The real minimum wage is zero: unemployment.” Thomas Sowell, an economist from Stanford University, has said.

Sowell has an interesting way of phrasing a supposedly complex issue, and making it seem simple.  An example of that is the graphic of Sowell below, featuring a quote from him on another hot button topic.

Much of the social history of the Western world, over the past three decades, has been a history of replacing what worked with what sounded good.” Dr. Sowell has said.

Unfortunately, the real minimum wage is always zero, regardless of the laws,” Sowell said.

“…and that is the wage [zero] that many workers receive in the wake of the creation or escalation of a government-mandated minimum wage, because they lose their jobs or fail to find jobs when they enter the labor force. Making it illegal to pay less than a given amount does not make a worker’s productivity worth that amount—and, if it is not, that worker is unlikely to be employed.”

Thomas Sowell, Ph.D. Economist, Thinker,

Collage credit, Wikipedia and

Back to the Factory Built Housing Industry…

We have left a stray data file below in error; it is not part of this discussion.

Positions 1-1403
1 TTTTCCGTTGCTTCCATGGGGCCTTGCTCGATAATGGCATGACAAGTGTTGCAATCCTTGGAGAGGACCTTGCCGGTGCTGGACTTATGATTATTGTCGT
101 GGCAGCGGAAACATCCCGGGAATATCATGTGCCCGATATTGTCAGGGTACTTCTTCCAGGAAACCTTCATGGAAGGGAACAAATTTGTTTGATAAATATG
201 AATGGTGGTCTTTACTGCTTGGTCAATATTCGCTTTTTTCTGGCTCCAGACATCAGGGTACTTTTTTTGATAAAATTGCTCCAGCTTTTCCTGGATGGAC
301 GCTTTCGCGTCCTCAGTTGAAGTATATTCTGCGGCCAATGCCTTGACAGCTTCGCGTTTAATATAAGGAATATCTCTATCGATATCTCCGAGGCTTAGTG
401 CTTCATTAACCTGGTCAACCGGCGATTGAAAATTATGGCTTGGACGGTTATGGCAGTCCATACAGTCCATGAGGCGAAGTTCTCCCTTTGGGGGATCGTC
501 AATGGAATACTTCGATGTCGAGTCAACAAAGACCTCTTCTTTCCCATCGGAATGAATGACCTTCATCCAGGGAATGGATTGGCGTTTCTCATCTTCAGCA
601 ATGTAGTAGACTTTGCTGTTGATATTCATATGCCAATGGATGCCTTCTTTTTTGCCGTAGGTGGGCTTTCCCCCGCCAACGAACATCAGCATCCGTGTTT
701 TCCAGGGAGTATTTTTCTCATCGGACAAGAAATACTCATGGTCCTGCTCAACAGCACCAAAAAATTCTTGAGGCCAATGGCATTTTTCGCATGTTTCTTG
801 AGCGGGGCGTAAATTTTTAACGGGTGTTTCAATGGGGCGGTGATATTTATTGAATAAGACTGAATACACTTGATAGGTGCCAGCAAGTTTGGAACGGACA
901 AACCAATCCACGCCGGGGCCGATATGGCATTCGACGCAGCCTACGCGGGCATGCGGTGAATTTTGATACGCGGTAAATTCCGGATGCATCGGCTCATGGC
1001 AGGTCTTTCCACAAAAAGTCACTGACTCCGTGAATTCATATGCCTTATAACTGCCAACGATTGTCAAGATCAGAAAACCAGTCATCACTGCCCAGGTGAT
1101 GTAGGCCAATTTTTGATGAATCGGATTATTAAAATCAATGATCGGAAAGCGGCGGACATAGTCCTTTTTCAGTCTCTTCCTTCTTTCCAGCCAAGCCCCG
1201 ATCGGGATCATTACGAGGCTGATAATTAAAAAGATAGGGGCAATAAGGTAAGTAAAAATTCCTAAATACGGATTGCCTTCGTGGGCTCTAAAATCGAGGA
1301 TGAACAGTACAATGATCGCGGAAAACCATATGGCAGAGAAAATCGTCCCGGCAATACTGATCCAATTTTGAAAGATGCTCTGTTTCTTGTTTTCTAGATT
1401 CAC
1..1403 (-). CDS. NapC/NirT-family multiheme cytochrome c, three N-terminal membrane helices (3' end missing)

One manufactured home producer is in an area where there is considerable demand for qualified labor.  The result?  They are paying more for good labor, and those better paid workers have created a more stable workforce.  That company in turn reportedly has lower service costs on their homes than competitors in that same market, and also reports higher customer satisfaction.

To summarize that differently, “The Law of Supply and Demand” works in labor, as in any other aspect of economic life.

Furthermore, when wages go up naturally – as opposed to artificially – that’s also a signal that businesses are making enough to pay more.

Higher wages means more people can afford homes, and those include manufactured homes too.